First Pitch: When losing is winning

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First Pitch: When losing is winning

ARLINGTON, Texas - It's a given that there's no such thing as a meaningless series between the Red Sox and Yankees, and the weekend set that begins Friday night at Yankee Stadium is further proof.

The Red Sox trail the Yankees by 10 12 games in the standings, so to suggest that the outcome of these three games will have some bearing on the divisional race is a stretch.

Even if the Yankees have been stung by a string of recent injuries, topped by Alez Rodriguez's broken hand in Seattle, it seems far more likely that a team other than the Red Sox will be the beneficiary of the Yanks' ill fortune.

The Sox, having lost six of their last seven, have other, more modest goals in their sights. The second wild card would seem to be their best path to the postseason, and for now even that seems unattainable.

But that doesn't render these games meaningless. For the Red Sox, they're indeed critical -- but for reasons that have little to do with their seemingly hopeless pursuit of their archrivals.

Instead, how the Red Sox fare this weekend will have a significant impact on the team's approach to the non-waiver trading deadline, which arrives soon after the Red Sox return to Boston early Monday morning.

Multiple baseball sources indicated Wednesday that general manager Ben Cherington was eyeing the team's play carefully as he decides how to handle the deadline.

Had the Sox won Wednesday's game -- rather than losing, 5-3, at they did to Texas -- and won the series from the first-place Rangers, and followed that with a series win in the Bronx, Cherington might have been motivated to more aggressively pursue help for the season's final two months.

If the Sox had hinted that they were worth investing in, then Cherington would have acted accordingly and gone about the business of looking for starting pitching reinforcements to augment the current rotation.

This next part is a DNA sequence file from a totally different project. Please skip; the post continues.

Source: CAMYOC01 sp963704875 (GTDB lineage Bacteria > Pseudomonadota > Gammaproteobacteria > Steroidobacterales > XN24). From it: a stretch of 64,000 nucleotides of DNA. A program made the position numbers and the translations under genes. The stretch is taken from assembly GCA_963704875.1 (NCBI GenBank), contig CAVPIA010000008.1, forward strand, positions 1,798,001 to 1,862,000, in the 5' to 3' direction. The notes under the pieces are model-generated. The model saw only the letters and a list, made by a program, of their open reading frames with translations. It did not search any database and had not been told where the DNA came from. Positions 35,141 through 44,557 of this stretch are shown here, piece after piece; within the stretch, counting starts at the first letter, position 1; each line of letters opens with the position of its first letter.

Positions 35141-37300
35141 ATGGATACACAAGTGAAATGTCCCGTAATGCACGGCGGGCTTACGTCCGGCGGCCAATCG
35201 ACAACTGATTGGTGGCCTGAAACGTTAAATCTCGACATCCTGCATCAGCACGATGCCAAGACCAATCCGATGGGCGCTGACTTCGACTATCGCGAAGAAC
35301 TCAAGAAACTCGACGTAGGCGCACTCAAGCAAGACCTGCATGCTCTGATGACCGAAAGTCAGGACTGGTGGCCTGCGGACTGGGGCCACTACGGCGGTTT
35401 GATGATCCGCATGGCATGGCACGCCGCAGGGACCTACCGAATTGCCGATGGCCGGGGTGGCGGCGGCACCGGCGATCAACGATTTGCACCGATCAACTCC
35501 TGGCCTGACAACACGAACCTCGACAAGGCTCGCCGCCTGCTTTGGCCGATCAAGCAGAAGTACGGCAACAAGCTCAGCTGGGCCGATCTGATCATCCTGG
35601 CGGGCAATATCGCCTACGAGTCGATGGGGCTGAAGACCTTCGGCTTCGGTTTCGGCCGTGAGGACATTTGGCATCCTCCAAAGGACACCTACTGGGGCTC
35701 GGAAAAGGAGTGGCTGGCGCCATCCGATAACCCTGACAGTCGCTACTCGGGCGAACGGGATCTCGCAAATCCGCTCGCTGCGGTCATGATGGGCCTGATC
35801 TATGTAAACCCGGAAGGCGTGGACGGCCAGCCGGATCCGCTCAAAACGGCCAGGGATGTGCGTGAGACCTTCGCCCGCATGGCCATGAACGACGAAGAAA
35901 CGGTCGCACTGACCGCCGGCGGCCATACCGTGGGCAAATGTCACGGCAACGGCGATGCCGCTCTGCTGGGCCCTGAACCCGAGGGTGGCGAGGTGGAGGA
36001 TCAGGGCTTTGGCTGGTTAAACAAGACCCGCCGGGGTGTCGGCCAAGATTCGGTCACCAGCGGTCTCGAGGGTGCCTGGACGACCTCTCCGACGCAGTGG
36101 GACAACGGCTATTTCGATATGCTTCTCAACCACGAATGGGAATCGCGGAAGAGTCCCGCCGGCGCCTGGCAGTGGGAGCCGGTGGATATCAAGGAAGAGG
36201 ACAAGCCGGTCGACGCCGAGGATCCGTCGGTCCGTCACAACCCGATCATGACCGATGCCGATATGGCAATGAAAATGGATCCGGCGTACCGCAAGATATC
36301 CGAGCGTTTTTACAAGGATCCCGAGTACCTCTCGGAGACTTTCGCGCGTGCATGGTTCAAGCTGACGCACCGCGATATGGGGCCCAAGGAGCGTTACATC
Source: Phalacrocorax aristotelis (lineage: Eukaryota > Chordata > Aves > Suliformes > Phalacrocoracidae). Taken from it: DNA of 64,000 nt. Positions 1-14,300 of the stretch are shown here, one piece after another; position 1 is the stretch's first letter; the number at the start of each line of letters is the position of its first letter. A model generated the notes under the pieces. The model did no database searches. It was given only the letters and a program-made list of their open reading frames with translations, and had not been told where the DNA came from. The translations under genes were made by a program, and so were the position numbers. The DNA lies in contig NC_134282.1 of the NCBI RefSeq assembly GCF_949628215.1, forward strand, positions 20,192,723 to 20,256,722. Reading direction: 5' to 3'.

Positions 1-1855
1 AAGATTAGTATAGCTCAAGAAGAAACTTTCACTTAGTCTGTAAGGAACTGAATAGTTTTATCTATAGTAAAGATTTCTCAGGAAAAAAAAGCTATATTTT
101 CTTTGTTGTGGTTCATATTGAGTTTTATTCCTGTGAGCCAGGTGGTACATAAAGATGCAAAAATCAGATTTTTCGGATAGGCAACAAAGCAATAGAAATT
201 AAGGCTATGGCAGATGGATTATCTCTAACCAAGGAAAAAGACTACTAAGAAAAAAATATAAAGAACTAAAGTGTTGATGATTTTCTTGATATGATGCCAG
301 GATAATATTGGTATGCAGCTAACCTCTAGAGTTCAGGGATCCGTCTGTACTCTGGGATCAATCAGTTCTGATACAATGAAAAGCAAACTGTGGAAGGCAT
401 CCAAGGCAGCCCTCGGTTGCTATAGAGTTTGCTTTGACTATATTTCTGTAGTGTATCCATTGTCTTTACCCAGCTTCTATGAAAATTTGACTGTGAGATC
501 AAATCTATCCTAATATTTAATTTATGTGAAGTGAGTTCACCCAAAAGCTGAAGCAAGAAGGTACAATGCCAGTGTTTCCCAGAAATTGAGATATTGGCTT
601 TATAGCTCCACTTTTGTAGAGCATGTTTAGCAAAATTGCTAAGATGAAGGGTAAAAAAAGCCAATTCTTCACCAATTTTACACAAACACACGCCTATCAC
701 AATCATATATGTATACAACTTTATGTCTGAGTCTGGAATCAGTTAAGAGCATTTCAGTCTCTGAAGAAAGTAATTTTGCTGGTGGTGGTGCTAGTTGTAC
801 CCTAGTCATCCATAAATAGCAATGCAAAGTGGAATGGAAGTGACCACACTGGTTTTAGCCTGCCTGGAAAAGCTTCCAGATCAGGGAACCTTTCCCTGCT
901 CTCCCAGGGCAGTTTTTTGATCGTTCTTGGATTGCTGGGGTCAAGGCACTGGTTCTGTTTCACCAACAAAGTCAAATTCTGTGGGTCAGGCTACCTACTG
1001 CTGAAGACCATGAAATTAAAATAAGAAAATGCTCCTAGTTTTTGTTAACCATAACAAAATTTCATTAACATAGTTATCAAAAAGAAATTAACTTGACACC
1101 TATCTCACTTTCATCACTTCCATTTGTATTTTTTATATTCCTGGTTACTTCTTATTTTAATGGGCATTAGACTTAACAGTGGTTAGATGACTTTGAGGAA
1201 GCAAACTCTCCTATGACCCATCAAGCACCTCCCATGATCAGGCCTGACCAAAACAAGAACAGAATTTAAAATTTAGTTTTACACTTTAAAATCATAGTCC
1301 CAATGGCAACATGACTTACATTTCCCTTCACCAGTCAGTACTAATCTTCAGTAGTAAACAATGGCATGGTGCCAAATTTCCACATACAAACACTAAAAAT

But dropping the series to the Rangers, followed with the prospect of a rough weekend against the Yankees, could push Cherington into full-on sell mode.

After all, what's the sense of packaging valauble prospects for pitching help to push the Red Sox across the playoff finish line when there's every chance that the team's stay in the postseason might not last more than a single game in the new winner-take-all, wild-card format?

As it is, a short-term rental such as Zack Greinke or Ryan Demptster is already virtually out of the question, especially considering the changes in the new collective bargaining agreement which make rentals more problematic than ever.

It's hard to justify shipping off two upper-tier prospects for the sake of a one-game playoff, especially given that teams can no longer recoup draft picks by offering newly-acquired free-agents-to-be arbitration.

Landing a player who isn't eligible for free agency until after 2013 -- such as Matt Garza -- might make somewhat more sense, since such a player would be under the team's control for all of next season, too. And unlike rentals, players with more than this year remaining can return draft picks if they sign elsewhere.

Left in limbo, at least until after this weekend at least, are such spare parts as Kelly Shoppach and Ryan Sweeney, both of whom have value and could be dealt for some return if the Sox determine by Tuesday that all hope is essentially lost.

In that sense, as counterintuitive as it may be, the Sox might be better off losing the series and cashing in on what has all the appearances of a lost season.